Feeling uncomfortable in a potentially dangerous situation? The UsafeUS app can help put the power back into your hands.
The University of Florida is partnering with Alachua County on a tool to reinforce a safe and secure campus environment and to educate members of the campus community on consent as well as how to report incidents of sexual assault, relationship violence or stalking. The tool is being promoted during the month of February as a part of a larger university-wide focus on sexual consent.
Consent is an active and ongoing process where an individual willingly and freely chooses to engage in sexual activity, said Monica Webb, director of UF’s GatorWell. It should be mutual, voluntary, enthusiastic, and not impaired by drugs or alcohol. Consent can be withdrawn at any time, and it only applies to the specific sexual act agreed upon, not to any other activities. It's essential to note that silence, stealthing, an absence of "no," coercion, or an impaired "yes" do not qualify as consent. In Florida, engaging in sexual activity without consent is illegal and can result in charges of sexual battery as well as UF Student Code of Conduct violations.
Promoting a safe campus resource through the use of the free and confidential app, UF brought the UsafeUS app to campus Fall 2021 to provide information and resources for those affected by interpersonal or relationship violence to get help and understand their options.
The app features several actions, including a GPS function that shares the user’s location with up to three people. Additionally, the app allows users to generate a fake text message or phone call that will allow them to remove themselves from a precarious situation. The app also includes embedded personal safety tools, such as a friend walk feature that allows students to invite a friend to virtually walk with them to their destination.
In addition, the app provides UF students and employees with information about the reporting process for sexual assault, as well as access to local support available both on and off campus.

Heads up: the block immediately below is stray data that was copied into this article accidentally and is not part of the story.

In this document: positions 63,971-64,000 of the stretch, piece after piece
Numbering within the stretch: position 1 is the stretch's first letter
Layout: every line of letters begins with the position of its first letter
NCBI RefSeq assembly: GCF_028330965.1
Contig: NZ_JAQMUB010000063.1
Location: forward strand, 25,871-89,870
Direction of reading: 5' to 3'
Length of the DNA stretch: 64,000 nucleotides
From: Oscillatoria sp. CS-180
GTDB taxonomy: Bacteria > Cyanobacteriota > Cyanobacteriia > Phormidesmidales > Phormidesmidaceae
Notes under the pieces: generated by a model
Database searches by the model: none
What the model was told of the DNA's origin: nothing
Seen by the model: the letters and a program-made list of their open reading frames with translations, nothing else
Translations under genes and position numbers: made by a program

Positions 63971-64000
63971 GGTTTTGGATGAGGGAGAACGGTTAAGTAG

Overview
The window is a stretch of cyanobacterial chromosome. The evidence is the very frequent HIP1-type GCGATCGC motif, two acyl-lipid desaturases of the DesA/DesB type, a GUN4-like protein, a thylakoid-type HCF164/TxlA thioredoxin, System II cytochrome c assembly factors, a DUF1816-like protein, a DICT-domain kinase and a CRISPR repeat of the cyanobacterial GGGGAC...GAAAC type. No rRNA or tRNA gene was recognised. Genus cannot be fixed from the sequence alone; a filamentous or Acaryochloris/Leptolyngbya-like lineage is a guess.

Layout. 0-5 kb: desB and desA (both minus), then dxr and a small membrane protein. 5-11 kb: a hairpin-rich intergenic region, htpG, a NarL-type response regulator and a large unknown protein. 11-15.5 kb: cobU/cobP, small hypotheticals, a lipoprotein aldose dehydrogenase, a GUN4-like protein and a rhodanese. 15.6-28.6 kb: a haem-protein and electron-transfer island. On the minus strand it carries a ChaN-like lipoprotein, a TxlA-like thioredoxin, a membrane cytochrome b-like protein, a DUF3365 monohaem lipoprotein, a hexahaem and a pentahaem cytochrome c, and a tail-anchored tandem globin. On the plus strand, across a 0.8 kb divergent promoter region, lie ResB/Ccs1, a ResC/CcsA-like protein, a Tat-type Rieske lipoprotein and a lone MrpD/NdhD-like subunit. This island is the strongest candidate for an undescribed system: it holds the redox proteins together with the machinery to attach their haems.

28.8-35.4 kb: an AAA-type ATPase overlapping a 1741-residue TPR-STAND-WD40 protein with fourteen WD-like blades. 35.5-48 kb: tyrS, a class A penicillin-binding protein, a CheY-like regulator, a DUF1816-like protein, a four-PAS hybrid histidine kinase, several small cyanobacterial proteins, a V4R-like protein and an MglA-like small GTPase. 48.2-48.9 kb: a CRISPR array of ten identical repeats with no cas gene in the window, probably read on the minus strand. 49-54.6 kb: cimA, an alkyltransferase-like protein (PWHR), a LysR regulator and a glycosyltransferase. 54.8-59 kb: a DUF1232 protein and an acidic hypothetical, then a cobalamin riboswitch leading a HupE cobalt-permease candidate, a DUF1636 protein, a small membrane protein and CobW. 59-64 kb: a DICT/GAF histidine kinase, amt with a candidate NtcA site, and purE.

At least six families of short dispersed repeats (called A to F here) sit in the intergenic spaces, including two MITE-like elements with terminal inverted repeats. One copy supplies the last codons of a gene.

Russ Froman, UF’s Title IX Coordinator, said by providing the campus community with the information and tools necessary to protect their own safety, the app helps to create a culture of safety and respect on the campus.
UF now works with Alachua County Coalition Against Sexual Violence and with local bars and restaurants to educate community members on how to respond to one of the app’s offerings: the “Angel Drink” function.
For those unfamiliar with the term, the “angel drink” or “angel shot” was born at a Tampa Bay bar that sought to offer patrons a safe way to get out of a bad date. Patrons who request the shot or drink, are escorted to their car by bartenders, according to the Tampa Bay Times. If it’s ordered with ice, an Uber or taxi will be summoned. Order it with lime, and the police are called.
Anyone using the app has the option to select the drink and present it to bartenders as an order without having to voice its name. With more than 1,890 unique users, UF continues to expand use of the app as well as its functions.
“It’s really important to have that relationship with area establishments because it allows us to share with each other what trends we’re seeing,” Froman said. “Together, we can work on how to make things better for everyone involved.”
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